I’ve got a ‘23 Levo(700wh) and have only once come close to running out of battery on a 5 hr ride and it’s when I first got the bike and had everything turned up to max. Which on the specialized system is super unnecessary. Riding at 60-70% on most trail systems I ride is very close to overkill imo
For reference, the bikes 50’ish lbs and I’m 225lbs.
Personally I’d much prefer something lighter and operating at a better efficiency. I couldn’t imagine what something 8-10lbs heavier would ride like and definitely wouldnt want the additional fatigue of more weight.
  • 5 0
 @bansheeridermike: That adds to the point of why spend thousands more for a fancy carbon one when weight doen't matter with a big ebike anyway.
  • 10 1
 The benefit of carbon ebike is that it makes you feel like you have a better bike and make more money than the guy who doesnt have the carbon bike ebike.
  • 2 4
 @bansheeridermike: couldn't agree more and it's painful to watch so many members of the mtb community keep going on for years and years embracing all these misunderstandings instead of just trying out some ebikes.

And as for the cost/weight, it's pretty well known that carbon frames ride much better. Weight has been a secondary benefit of carbon for a long time. If money is a concern you will ALWAYS have plenty of fun on the alloy version so definitely do not waste money you don't have. But if you've got the cash, carbon is pretty wonderful stuff.
  • 2 0
 @b824: Wouldn't amount of pedaling probably be the biggest impact?
  • 1 0
 @motts: the terrain you’re riding would for sure. My area on the coast of BC = steep and lots of accending. Somewhere like southern coastal Washington you’d obviously save lots of battery because it’s low angle trails and less work the motor has to do
  • 2 0
 @bansheeridermike: Having owned a few eBikes, I'm the outlier who disagrees. reasons why: 1) I don't want the weight of a 900wh battery for 90 minute after-work rides. 2) My GF who is 130lbs doesn't seem to be able to run a 750wh battery down, ever 3) So many great rides require hike-a-bike to access hidden trails 4) got tired smashing that pregnant belly on rocks and replacing motor guards 5) beyond 45lbs, the cons of extra weight outweigh the pros.
My dream bike doesn't exist yet, but this isn't it. Needs to be under 50lbs with DD tires, have a 200mm+ dropper, under $10k new, not have a belly in front of the chainring
  • 3 0
 I really like my alloy megawatt. I switched my drivetrain from shimano xt to the Linkglide 11 speed xt and it was a sweet upgrade. Added some weight, but shifting is better than ever and if I burn through a chain, it's $20 for a new one. I'd be hesitant to run t-type drivetrain on an ebike, because those parts will cost a lot to replace when they wear out.

Also, I would like the bigger battery. I've done some seriously big rides on my megawatt, but I wanted to keep going. 900wh sounds nice.
  • 1 0
 @Emailsucks98: In the case of my Norco the difference between 720wh and 900wh is only 1.5lbs. IMO this is not a problem at all for your 1 and 3 issues. As for 2, 4, and 5... fair enough. I don't envy the bike companies trying to figure out exactly what specs everyone wants, when everyone wants something a little different. My future dream is 60nm+ motor, 800+wh battery, 45lbs (I'm ok with single wall tires). Good news is I'm sure all our wildest dreams and more will come true soon given how fast these bikes are improving.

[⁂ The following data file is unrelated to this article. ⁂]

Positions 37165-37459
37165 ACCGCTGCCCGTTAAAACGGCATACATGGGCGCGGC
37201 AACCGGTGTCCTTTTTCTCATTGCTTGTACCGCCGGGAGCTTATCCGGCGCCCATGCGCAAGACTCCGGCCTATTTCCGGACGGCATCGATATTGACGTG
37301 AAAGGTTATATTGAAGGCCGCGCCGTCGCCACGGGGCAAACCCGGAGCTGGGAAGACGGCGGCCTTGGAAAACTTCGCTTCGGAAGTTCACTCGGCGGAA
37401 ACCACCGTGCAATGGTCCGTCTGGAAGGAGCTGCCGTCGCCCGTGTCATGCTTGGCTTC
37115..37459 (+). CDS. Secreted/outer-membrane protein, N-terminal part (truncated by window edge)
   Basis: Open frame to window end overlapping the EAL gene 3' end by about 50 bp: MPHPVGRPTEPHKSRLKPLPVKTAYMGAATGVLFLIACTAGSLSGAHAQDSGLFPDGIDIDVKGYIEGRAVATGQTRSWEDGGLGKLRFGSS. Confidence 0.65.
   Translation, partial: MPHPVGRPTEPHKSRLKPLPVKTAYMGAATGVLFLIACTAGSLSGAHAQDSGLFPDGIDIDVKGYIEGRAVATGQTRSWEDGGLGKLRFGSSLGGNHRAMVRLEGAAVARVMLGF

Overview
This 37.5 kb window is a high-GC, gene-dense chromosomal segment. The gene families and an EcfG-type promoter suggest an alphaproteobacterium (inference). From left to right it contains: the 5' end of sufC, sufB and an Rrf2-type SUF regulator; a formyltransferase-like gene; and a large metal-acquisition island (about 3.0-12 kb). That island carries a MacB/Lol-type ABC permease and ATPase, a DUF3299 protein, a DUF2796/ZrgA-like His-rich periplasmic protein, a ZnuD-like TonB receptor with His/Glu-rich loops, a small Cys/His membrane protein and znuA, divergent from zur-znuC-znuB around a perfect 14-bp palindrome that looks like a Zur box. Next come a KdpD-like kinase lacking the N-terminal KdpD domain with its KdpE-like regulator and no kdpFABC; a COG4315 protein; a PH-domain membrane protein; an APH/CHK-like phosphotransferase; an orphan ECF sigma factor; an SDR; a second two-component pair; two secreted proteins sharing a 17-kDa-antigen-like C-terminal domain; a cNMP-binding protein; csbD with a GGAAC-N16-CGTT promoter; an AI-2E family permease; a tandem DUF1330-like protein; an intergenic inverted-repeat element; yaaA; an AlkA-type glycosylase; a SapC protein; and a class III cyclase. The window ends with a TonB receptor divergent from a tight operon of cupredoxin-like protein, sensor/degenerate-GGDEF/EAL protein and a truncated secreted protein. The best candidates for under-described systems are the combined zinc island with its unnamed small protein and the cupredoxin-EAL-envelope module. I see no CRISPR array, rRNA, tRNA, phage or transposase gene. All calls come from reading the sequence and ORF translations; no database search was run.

• 2 2
 @b824: Agreed - having limited experience with a full fat (Repeater) and a mid-fat (Relay), they're very different despite having similar travel/geometry. The difference is 10-ish pounds of bike weight - the Relay felt like a slightly heavier Sentinel; the Repeater felt like a different beast altogether. And the Repeater is not a full-on beast - it's got a pretty modest battery. To me, if it were between those two bikes, I think I could slightly more range at slightly less effort out of the Repeater, but the tradeoff would be that the Relay is way more fun on descents, and way way more fun on rolling trails (as in, traversing the mountain as opposed to just climbing to get to the next descent as quickly as possible is fun rather than wallowy). The repeater, with all that extra weight, is super planted when it gets steep and rough, but needs steeps/speed to wake up.

For me, if I were buying now, I'd probably be looking at a Relay, or a Heckler SL (haven't ridden one, but sounds like a slightly nimbler, slightly shorter travel alternative). And both of those bikes are uber pricey, so I'm thinking I'll wait until the likes of Fezzari or Canyon or YT are entering the SL space.

If I got something full fat, I'd very much want to keep my trail bike. If I got something like the Relay, I could happily live with that as my only bike.
  • 2 1
 I can't see the point in carbon ebike frames. The cost/weight/stiffness argument just doesn't add up. Once a bike weighs that much a couple of 100 grams off the frame becomes irrelevant. The motor system, suspension tune and geometry have far more impact on the ride experience than the bike's weight. What's most important is the way geometry and the weight distribution of battery and motor affect the bike's handling. If you're worried about weight, full fat ebikes are probably the wrong category to be buying into.
  • 2 0
 @rirkby: ride one back to back with an aluminium, you’ll see the point. Whether its worth the extra cost is the debatable matter
  • 1 0
 @cuban-b: so same as regular bikes, then.
  • 1 0
 @Emailsucks98: a relay works for that
  • 1 0
 @rirkby: it’s because you have a lot of limitations with aluminum vs carbon. It’s also much stronger and weight does matter.
  • 1 0
 @seb-stott: Nukeproof website still says "170mm rear wheel travel", interesting they still claim that when you have measured different!

nukeproof.com/products/megawatt-297-2022